With many consumers not using coupons much themselves, it’s not surprising that two thirds of respondents (66%) report that they rarely share coupons or deals with friends and family, including 46% who say that they never do so. Just 16% say that they share such coupons and deals with their family and friends at least most of the time, while an additional 17% say that they sometimes pass along these savings opportunities.
Furthermore, many consumers are not taking advantage of online coupon sites for their holiday purchases, with more than four in ten consumers (42%) saying that they are not at all likely to look for online coupons or coupon codes before they make a purchase online. An additional 16% say that they are not very likely to look for these deals, while 41% are at least somewhat likely to do so.
- A greater proportion of women than men say that they are likely to look for online coupons or coupon codes before making a purchase this holiday shopping season (44% vs. 37%). Younger adults ages 18-34 are also more likely than those who are older (55+) to say this (52% vs. 21%). Parents are also more likely to hunt for these deals than are adults without children under 18 (51% vs. 35%).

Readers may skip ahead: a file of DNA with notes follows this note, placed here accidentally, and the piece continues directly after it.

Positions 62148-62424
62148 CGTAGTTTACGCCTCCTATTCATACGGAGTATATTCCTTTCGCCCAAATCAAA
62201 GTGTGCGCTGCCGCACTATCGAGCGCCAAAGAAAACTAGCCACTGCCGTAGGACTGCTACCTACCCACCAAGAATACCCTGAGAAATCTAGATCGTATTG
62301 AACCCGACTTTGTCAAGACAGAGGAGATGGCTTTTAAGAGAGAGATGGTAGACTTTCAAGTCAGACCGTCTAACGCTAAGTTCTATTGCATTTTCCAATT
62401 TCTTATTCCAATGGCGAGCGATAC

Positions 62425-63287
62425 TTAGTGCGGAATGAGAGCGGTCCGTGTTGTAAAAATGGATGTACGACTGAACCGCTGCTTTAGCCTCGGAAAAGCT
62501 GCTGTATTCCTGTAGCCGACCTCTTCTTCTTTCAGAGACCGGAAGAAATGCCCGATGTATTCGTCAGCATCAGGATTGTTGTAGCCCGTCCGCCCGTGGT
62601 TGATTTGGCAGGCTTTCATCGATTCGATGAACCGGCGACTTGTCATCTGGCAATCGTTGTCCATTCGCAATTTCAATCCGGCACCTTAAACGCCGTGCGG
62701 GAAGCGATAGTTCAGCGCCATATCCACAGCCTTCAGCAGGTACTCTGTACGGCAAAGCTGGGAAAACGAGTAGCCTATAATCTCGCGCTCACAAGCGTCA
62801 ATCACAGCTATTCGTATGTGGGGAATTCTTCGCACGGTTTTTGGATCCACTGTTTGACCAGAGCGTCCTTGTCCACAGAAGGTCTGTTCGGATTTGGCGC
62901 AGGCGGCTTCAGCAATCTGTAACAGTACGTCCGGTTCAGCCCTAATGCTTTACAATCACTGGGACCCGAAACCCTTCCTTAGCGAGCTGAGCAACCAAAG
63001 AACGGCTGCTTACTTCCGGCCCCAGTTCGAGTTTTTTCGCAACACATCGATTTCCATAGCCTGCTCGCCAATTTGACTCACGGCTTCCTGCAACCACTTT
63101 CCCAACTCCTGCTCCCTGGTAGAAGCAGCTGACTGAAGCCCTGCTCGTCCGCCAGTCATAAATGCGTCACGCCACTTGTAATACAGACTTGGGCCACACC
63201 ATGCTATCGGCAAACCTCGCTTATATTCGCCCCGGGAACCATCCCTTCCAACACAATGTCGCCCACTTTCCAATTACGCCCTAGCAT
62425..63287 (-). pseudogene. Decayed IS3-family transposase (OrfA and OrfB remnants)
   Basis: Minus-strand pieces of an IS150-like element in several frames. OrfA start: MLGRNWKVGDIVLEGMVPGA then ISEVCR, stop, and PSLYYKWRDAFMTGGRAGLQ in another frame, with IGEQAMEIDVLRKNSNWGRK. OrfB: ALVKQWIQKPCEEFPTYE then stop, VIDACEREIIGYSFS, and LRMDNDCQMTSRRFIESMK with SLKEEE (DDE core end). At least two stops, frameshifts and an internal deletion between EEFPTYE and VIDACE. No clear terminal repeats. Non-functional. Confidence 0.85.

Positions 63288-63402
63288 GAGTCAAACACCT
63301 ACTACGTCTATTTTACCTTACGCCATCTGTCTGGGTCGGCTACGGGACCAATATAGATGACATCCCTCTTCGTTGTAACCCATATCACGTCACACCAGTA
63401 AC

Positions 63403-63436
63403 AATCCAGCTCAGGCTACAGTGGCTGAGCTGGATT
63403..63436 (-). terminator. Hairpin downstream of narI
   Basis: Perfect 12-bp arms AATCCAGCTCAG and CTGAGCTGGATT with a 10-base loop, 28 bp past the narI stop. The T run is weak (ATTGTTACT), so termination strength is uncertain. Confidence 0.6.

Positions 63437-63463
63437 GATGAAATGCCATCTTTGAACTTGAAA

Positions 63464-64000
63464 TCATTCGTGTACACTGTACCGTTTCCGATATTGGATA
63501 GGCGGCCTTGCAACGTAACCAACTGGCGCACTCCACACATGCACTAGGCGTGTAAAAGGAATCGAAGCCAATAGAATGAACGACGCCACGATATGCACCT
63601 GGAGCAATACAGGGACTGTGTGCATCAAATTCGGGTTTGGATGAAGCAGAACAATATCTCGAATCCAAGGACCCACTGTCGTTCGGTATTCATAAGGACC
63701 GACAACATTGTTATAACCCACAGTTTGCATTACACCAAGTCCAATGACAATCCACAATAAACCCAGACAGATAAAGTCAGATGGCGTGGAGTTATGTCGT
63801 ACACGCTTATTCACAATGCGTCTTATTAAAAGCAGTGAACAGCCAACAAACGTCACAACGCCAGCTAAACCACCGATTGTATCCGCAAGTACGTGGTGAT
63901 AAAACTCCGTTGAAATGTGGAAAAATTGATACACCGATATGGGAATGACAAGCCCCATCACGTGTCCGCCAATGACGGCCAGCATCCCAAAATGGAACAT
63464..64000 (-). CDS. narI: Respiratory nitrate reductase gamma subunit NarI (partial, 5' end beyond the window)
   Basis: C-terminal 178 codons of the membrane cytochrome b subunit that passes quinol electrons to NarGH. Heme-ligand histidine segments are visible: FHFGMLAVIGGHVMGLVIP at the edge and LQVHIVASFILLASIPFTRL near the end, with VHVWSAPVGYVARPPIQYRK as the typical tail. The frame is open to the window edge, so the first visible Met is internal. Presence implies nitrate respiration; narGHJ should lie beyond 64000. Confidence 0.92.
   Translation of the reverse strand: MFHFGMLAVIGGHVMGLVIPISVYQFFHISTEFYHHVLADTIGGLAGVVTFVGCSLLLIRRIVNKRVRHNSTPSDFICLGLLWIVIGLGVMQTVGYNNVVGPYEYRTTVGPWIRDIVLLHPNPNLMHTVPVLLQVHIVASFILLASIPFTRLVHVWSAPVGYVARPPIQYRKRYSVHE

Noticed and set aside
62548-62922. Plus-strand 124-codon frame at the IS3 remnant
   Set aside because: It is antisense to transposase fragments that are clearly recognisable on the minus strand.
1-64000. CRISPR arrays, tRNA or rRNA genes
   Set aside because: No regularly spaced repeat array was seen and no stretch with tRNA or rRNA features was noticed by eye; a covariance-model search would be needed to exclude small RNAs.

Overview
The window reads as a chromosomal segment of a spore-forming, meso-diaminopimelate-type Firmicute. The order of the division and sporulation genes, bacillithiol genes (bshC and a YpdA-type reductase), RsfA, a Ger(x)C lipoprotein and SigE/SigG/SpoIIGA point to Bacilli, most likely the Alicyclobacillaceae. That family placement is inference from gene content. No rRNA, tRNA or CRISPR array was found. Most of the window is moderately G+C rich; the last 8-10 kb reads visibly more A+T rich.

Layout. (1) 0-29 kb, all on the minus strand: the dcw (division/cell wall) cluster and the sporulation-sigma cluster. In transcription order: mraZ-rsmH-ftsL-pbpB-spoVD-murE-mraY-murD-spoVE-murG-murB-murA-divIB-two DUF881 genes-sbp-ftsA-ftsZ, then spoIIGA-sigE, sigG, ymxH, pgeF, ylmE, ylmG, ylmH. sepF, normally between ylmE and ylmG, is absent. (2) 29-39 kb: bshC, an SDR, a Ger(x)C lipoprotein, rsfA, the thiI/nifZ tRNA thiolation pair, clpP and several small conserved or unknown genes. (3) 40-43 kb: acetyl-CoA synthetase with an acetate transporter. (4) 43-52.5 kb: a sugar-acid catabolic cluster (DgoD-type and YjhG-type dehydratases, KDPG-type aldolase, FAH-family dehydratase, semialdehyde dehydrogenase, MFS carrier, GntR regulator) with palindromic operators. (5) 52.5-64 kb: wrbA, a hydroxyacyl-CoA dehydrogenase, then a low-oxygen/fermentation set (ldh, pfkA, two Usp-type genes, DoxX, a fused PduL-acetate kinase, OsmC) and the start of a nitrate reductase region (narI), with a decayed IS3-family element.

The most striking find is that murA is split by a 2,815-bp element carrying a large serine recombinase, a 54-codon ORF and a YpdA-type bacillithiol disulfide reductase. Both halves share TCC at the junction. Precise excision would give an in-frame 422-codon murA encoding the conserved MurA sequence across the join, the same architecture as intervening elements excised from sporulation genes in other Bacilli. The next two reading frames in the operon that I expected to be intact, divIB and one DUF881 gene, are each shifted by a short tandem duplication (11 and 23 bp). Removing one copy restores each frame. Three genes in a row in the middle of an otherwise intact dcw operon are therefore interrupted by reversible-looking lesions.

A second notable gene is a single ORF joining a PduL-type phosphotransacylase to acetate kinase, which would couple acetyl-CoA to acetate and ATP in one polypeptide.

- Adults are less likely to use coupons this holiday season than they were last year, when just 29% said that they were not at all likely to search for online coupons or coupon codes before they buy.
Even fewer (24%) say that they are likely to use a daily deal site (such as DailyDeals.com, Groupon or Living Social) to purchase a gift this holiday season. While a majority (52%) say that they are not at all likely to take advantage of these sites.
- A greater proportion of women than men say that they are likely to use a daily deal site when making a purchase this holiday shopping season (28% vs. 20%). Parents are also more likely to use deal sites than are adults without children under 18 (30% vs. 20%).